The Fourth of July is rapidly approaching, so now is a great time to involve kids in this all-important national holiday. To open up a dialog about our nation’s birthday, here are some fun facts about the Fourth of July and a bit of trivia to get the conversation started, plus patriotic places around the United States.
Fourth of July Trivia:
Test your knowledge of the Fourth of July with these trivia facts from History.com.
- The Continental Congress officially adopted the Declaration of Independence on July 4, 1776.
- The Declaration of Independence made the 13 colonies an independent and sovereign nation.
- The Fourth of July was not declared a national holiday until 1941.
- John Hancock was the only person to actually sign the Declaration of Independence on July 4, 1776. The other 55 signers did not sign it until August 2 or even later.
- When the United States became a country, there were approximately 2.5 million people living in the country. Today the population is around 311 million.
- Bristol, Rhode Island has the oldest, continuous Fourth of July celebration dating back to 1785.
- Benjamin Franklin wanted the turkey to be the national animal but was outvoted when John Adams and Thomas Jefferson chose the bald eagle.
- The first Fourth of July party held at the White House was in 1801.
- The stars on the original American flag were in a circle so that all the Colonies would appear equal.
- Presidents John Adams, Thomas Jefferson and James Monroe all died on the Fourth. Adams and Jefferson died on the same day within hours of each other in 1826.
- The Liberty Bell was rung not on July 4, 1776, but on July 8, 1776, to celebrate the first public reading of the Declaration of Independence.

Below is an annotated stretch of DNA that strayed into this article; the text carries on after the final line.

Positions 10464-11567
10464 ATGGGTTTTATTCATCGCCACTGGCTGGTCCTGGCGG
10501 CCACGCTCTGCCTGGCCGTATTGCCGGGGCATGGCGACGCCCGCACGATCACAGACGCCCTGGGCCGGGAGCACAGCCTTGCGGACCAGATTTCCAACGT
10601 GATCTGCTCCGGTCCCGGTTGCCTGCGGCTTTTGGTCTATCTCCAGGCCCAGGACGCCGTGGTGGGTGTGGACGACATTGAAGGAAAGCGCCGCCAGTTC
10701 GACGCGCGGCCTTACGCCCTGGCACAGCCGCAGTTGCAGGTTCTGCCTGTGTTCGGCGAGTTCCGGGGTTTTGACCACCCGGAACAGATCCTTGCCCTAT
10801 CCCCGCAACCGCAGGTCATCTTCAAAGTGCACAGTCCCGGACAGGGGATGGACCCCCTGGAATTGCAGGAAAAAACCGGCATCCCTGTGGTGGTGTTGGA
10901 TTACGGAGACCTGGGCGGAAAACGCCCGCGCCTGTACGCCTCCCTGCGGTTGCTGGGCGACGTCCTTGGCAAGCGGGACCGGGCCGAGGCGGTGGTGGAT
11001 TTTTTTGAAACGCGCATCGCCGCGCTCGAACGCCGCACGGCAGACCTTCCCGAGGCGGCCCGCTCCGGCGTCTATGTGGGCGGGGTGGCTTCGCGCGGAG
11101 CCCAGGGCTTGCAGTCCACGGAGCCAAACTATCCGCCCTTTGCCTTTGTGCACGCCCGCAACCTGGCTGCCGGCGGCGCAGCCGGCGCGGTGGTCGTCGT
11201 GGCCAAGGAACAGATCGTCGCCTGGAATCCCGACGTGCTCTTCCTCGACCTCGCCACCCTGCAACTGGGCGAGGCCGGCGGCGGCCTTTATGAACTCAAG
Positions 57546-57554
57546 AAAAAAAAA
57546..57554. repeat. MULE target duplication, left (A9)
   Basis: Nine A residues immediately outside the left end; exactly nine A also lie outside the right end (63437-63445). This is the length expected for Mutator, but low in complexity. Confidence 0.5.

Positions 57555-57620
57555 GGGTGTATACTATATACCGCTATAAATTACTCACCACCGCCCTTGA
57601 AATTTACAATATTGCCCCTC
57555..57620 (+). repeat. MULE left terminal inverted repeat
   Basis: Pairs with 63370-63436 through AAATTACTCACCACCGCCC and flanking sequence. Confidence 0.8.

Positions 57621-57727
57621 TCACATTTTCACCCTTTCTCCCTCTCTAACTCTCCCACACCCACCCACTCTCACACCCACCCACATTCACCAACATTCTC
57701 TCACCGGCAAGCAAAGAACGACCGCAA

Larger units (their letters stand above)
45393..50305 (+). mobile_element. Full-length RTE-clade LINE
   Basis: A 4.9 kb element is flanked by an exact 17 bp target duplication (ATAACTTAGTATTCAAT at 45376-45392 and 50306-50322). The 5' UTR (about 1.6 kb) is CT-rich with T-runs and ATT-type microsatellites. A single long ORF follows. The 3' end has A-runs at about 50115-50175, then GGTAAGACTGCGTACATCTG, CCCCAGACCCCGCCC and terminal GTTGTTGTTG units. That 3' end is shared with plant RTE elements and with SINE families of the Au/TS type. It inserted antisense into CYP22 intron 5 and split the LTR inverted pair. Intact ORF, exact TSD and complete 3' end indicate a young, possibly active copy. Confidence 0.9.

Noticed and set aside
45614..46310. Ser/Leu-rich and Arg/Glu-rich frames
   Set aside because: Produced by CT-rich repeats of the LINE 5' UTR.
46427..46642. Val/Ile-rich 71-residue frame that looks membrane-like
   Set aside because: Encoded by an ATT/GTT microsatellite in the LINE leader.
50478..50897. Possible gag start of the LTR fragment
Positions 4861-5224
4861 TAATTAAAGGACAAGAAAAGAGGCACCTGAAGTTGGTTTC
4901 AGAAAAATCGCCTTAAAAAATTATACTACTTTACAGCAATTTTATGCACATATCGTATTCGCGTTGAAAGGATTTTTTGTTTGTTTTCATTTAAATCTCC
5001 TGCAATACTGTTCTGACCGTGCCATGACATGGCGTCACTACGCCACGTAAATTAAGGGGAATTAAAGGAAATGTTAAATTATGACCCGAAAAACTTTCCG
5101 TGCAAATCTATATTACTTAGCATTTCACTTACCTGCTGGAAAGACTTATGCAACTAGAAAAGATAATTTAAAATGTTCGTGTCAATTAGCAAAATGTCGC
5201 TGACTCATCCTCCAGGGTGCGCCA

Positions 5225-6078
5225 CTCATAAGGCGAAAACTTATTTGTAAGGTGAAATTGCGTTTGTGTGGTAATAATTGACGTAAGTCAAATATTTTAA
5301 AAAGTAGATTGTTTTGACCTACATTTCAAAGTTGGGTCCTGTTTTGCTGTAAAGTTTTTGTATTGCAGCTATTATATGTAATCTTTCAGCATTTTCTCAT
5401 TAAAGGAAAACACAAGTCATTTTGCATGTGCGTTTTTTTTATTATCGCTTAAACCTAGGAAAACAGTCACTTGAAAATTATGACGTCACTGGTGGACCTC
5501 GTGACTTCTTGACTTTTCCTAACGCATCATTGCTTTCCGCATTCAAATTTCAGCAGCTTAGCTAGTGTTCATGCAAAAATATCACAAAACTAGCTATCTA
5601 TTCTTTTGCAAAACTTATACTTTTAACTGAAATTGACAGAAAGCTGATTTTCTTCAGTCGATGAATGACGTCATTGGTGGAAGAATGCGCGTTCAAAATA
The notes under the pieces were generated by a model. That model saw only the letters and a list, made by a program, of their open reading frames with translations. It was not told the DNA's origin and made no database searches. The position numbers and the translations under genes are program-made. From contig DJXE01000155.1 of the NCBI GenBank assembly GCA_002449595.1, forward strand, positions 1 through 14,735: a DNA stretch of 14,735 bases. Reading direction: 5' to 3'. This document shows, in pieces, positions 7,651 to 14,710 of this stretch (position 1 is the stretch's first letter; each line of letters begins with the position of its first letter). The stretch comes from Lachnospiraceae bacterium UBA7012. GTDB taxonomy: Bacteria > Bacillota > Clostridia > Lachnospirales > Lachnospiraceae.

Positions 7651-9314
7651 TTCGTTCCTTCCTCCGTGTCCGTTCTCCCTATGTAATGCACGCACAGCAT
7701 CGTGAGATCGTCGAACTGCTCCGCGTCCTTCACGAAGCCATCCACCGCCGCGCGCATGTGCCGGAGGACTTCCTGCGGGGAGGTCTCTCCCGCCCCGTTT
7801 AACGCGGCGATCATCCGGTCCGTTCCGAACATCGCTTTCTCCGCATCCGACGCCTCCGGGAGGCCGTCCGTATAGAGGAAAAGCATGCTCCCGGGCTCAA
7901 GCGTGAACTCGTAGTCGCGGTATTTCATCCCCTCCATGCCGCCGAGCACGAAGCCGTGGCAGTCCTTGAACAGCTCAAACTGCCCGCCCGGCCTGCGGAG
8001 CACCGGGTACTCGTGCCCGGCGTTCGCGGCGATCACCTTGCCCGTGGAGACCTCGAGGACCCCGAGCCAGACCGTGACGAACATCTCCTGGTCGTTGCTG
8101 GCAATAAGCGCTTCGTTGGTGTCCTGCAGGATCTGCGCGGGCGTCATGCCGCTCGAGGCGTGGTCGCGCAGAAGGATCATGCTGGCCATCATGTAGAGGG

Fourth of July Fun Facts:
While Fourth of July trivia might be too dull to captivate kids for a long stretch of time, surprise them with these fun facts from Factmonster.com:
- Malia Obama was born on the Fourth of July.
- Approximately 150 million hot dogs are consumed on the Fourth of July.
- The percentage of American homes with an outdoor grill is 87 percent.
- British officers originally sand the song “Yankee Doodle” to make fun of backwoods Americans.
- The amount of chicken purchased the week before the Fourth of July is 700 million pounds.
- Fireworks are believed to have developed out of military rockets. In the European Middle Ages, the military pressed fireworks experts into service to conduct celebrations of victory and peace.
- The U.S. imported $3.6 million worth of American flags last year, with $3.3 million worth of those flags coming from China.
Patriotic Towns, Cities and Places:
What could be more all-American than watching Fourth of July fireworks in a town called Independence? Below are some patriotic towns, cities and places, as compiled by the United States Census Bureau.
- Eleven places have “independence” in their name. The most populous of these is Independence, Mo., with 111,023 residents.
- Five places adopted the name “freedom.” Freedom, Calif., with 6,000 residents, has the largest population among these.
- There is one place named “patriot” – Patriot, Ind., with a population of 195.
- Thirty-two places are named “eagle” – after the majestic bird that serves as our national symbol. The most populous such place is Eagle Pass, Texas, with 24,847 residents. There is also Eagle County, Colo., with a population of 47,530.
- There are five places in the country with “America” in their names, with the most populous being American Fork, Utah, with a population 22,387.
To really celebrate the Fourth of July with a bang, load up the kids and head out to one of Atlanta’s better displays. The biggest occur on July 4 at Stone Mountain Park, Lenox Square, Centennial Olympic Park and Lake Lanier. If you have to go to work on July 5, check out the fireworks on July 3 in Downtown Norcross, Sugar Hill, or Cumming. All feature family-friendly activities and a Fourth of July fireworks show on Tuesday, July 3, 2012.
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